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sofakng3

join:2007-08-25
Kingston, PA

[HD] Is OTA higher quality than Comcast cable? (re: QAM channels

I've been looking at the setup in my area (Northeastern Pennsylvania) and my OTA channels have one network per channel. (i.e. frequency)

Example:
WNEP (ABC) HD = 50-3
WNEP2 SD = 50-4

WBRE (NBC) HD = 11

However, Comcast combines all three into one QAM256 channel. Therefore, if both HD channels were broadcasting at 19 Mbps, the QAM channel would need to be compressed to support all three feeds.

Therefore... is OTA the better choice for local channels even if you are paying for Comcast cable?

(NOTE: When I'm talking about channels above, I'm talking about ATSC frequencies and not virtual channel numbers)



telcodad
Premium
join:2011-09-16
Lincroft, NJ
kudos:15

Re: [HD] Is OTA higher quality than Comcast cable? (re: QAM chan

As your example shows, many OTA stations have a number of sub-channels in their transmission besides their main, HD one.

That means they all must share that 19 Mbps MPEG-2 ATSC video stream's bandwidth.

Given that, though, in most cases an OTA HD channel will exhibit higher PQ than that of the same channel on cable.

As was discussed in a previous thread of yours »Does Comcast use 3 or 4 channels per QAM? (MPEG2 bitrates) Comcast usually multiplexes 3 HD channels into one 38 Mbps 256-QAM carrier, so that the PQ of each channel is noticeably reduced.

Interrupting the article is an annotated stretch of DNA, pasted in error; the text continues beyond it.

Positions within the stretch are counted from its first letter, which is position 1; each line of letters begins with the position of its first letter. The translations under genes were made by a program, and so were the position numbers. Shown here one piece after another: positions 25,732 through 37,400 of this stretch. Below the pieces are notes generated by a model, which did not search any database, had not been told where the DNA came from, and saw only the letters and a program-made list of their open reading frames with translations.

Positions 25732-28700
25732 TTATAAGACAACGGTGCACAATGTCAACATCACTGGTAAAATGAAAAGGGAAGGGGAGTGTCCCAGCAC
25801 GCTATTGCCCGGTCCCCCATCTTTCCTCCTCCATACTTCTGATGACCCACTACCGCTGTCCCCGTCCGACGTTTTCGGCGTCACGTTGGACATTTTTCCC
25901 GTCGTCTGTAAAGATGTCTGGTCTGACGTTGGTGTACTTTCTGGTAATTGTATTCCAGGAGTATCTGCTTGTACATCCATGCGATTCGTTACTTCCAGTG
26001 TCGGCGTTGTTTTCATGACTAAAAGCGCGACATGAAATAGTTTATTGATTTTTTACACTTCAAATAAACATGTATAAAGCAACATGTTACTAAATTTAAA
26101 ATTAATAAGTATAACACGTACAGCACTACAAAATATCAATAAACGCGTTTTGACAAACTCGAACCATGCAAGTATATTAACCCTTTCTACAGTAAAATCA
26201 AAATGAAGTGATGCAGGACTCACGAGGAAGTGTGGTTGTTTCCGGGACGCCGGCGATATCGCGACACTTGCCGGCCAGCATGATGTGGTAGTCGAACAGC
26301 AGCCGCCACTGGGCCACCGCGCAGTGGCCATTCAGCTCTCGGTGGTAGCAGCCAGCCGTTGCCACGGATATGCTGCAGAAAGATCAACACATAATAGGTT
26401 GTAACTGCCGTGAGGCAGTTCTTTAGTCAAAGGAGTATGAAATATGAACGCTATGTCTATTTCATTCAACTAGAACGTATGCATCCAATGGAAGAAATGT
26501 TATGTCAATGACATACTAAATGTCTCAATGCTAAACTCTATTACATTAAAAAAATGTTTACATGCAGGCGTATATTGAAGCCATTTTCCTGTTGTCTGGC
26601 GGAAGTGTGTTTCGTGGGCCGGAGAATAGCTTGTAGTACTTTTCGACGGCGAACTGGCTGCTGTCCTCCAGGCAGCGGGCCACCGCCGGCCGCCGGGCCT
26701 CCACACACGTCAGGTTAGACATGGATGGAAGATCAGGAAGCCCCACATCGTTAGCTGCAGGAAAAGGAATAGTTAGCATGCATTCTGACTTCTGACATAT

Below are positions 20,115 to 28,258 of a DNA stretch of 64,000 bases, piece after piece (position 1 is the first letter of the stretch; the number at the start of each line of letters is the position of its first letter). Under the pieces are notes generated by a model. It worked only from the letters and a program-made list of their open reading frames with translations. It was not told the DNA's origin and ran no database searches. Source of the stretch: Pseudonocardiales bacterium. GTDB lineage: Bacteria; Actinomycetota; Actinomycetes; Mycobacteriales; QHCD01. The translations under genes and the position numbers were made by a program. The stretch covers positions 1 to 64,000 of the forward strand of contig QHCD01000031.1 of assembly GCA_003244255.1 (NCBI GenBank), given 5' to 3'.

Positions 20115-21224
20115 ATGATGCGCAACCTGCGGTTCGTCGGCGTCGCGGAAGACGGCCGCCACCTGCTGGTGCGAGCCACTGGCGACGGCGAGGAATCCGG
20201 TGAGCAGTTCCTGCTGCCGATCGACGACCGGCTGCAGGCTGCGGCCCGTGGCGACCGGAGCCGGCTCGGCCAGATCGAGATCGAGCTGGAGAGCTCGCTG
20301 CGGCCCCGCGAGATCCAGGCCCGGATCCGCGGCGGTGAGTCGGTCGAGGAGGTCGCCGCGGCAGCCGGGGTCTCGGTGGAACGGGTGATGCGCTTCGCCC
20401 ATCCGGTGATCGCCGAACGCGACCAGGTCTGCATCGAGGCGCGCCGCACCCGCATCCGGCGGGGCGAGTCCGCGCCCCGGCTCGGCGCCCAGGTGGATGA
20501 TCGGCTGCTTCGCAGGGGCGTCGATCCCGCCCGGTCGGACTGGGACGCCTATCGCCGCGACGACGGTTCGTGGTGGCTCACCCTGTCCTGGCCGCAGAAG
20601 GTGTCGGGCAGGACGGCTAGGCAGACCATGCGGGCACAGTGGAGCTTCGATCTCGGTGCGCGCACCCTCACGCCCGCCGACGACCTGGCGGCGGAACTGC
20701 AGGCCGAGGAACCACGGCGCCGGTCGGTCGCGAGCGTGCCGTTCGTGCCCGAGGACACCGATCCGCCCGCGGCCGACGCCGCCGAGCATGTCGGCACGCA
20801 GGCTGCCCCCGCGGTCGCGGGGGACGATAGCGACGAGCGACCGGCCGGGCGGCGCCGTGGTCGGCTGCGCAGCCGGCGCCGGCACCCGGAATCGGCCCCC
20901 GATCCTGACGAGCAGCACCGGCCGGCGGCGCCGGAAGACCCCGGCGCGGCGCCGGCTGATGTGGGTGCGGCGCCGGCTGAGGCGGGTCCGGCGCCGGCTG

sofakng3

join:2007-08-25
Kingston, PA

OK - Thanks. I was just making sure that I understood everything correctly.

It looks like 2x ATSC HD channels will fit perfect into one QAM256 channel (2 x 19 Mbps = 38 Mbps), but adding anything else, even an SD channel, will cause the HD streams to be recompressed. (** assuming they are both broadcasting at the full 19 Mbps which seems incredibly rare).



MN Comcast

@tough.us

I don't think Comcast or many cable providers re-compress the local channels... they send them straight through in the same quality. I know in the Minneapolis area they don't do it. It sucks because so many local affiliates don't broadcast HD at 19mbps due to sub channels. I think CBS is the highest here at ~16, Fox is usually ~14

Cable channels are a different story, anything other then sports channels (NFLN, ESPN, MSNBCSN) seems to be 3 per QAM... about 13mbps per channel.


logger

join:2012-06-14
Carmel, NY

said by MN Comcast :

I don't think Comcast or many cable providers re-compress the local channels... they send them straight through in the same quality.

I agree. The effect bit per second data rate supported by 6MHz channel depends on the modulation used. With 8vsb, used for over-the-air transmission, it is 19Mbps. With QAM, used for cable transmission, it is 38Mbps. (from »hd.engadget.com/2009/05/08/hd-10···d-8-vsb/).

Compared to a cable digital modulation technique, an over-the-air digital modulation technique uses additional error correction bits to recover from ways in which over-the-air signals degrade.

andyross
Premium,MVM
join:2003-05-04
Schaumburg, IL
reply to MN Comcast

said by MN Comcast :

Cable channels are a different story, anything other then sports channels (NFLN, ESPN, MSNBCSN) seems to be 3 per QAM... about 13mbps per channel.

It should be noted that the bandwidth is not fixed. The 3:1 channels are typically dynamic and the bandwidth will vary, with the total kept below 38Mbit.


camper
Premium
join:2010-03-21
Bethel, CT
kudos:1
Reviews:
·Comcast
reply to sofakng3

said by sofakng3:

...It looks like 2x ATSC HD channels will fit perfect into one QAM256 channel (2 x 19 Mbps = 38 Mbps), but adding anything else, even an SD channel, will cause the HD streams to be recompressed. (** assuming they are both broadcasting at the full 19 Mbps which seems incredibly rare).

You can check the broadcast bitrates here.

Just click on the link for Technical Data and Screencaps, and then scroll down a bit until you see the table of data.